CC BY-NC-ND 4.0 · Ann Natl Acad Med Sci
DOI: 10.1055/s-0042-1744390
Review Article

Patient Safety, Clinical Microbiology, and Collaborative Healthcare

Tulsi Das Chugh
1   National Academy of Medical Sciences (India), Delhi, India
,
Ashish Kumar Duggal
2   Department of Neurology, G. B. Pant Institute of Postgraduate Medical Education and Research, Delhi, India
,
Shalini Dewan Duggal
3   Department of Microbiology, Dr. Baba Saheb Ambedkar Hospital, Delhi, India
› Author Affiliations

Abstract

“Right to health” is a universal right inclusive of a culture of safety. This review aims to highlight how clinical microbiology laboratories can contribute to patient safety. They can bring down medical errors through clinical collaboration and quality control. Timely and accurate inputs from microbiology laboratory help in clinical correlation and aid in safe patient care. Through internet search, using keywords such as “medical errors” and “quality assurance,” global burden of medical errors has been compiled. References have been taken from guidelines and documents of standard national and international agencies, systematic reviews, observational studies, retrospective analyses, meta-analyses, health bulletins and reports, and personal views. Safety in healthcare should lay emphasis on prevention, reporting, analysis, and correction of medical errors. If not recorded, medical errors are regarded as occasional or chance events. Global data show adverse events are as high as 10% among hospitalized patients, and approximately two-thirds of these are reported from low- to middle-income countries (LMICs). This includes errors in laboratories as well. Clinical microbiology can impact patient safety when practiced properly with an aim to detect, control, and prevent infections at the earliest. It is a science that integrates a tripartite relationship between the patient, clinician, and a microbiology specialist. Through collaborative healthcare, all stakeholders benefit by understanding common errors and mitigate them through quality management. However, errors tend to happen despite standardization and streamlining all processes. The aim should be to minimize them, have fair documentation, and learn from mistakes to avoid repetition. Local targets should be set and then extended to meet national and global benchmarks.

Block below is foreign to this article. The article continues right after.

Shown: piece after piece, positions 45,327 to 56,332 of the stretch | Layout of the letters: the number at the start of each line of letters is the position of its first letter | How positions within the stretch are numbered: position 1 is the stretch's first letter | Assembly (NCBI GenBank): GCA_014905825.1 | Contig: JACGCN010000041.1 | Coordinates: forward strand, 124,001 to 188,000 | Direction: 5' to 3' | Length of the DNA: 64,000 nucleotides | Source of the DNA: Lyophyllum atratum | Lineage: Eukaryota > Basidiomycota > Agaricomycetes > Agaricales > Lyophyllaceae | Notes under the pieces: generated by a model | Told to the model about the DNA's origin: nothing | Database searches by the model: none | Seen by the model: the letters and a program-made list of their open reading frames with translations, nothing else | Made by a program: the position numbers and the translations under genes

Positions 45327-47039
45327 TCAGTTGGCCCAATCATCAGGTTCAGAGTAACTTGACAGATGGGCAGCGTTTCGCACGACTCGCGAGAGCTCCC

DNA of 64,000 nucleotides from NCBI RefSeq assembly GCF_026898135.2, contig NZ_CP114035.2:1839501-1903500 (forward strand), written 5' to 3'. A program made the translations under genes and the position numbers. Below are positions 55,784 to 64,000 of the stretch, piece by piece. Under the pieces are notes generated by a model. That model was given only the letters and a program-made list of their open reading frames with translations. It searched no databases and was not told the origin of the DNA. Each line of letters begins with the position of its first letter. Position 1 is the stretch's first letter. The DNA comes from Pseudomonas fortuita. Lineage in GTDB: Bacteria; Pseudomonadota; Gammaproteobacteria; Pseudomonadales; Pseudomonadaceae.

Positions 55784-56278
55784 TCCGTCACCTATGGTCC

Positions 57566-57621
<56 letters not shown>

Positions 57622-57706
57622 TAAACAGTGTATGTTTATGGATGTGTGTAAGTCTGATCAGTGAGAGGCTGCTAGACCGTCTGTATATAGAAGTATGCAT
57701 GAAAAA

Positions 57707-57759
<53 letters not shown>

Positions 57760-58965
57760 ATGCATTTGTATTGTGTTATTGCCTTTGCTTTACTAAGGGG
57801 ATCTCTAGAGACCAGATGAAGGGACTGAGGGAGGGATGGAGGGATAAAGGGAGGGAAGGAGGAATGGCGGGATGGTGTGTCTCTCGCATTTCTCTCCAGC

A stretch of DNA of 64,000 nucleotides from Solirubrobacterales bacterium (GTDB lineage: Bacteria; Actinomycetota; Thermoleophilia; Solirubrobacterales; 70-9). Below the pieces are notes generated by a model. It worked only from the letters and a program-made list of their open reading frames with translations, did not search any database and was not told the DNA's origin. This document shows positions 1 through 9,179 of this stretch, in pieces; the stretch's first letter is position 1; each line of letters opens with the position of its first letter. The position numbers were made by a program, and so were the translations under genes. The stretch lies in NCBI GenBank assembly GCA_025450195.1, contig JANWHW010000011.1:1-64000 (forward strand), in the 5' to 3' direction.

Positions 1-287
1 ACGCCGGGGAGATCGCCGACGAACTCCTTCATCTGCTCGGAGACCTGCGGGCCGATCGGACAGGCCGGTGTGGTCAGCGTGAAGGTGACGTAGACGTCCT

Publication History

Article published online:
04 April 2022

© 2022. National Academy of Medical Sciences (India). This is an open access article published by Thieme under the terms of the Creative Commons Attribution-NonDerivative-NonCommercial License, permitting copying and reproduction so long as the original work is given appropriate credit. Contents may not be used for commercial purposes, or adapted, remixed, transformed or built upon. (https://creativecommons.org/licenses/by-nc-nd/4.0/)

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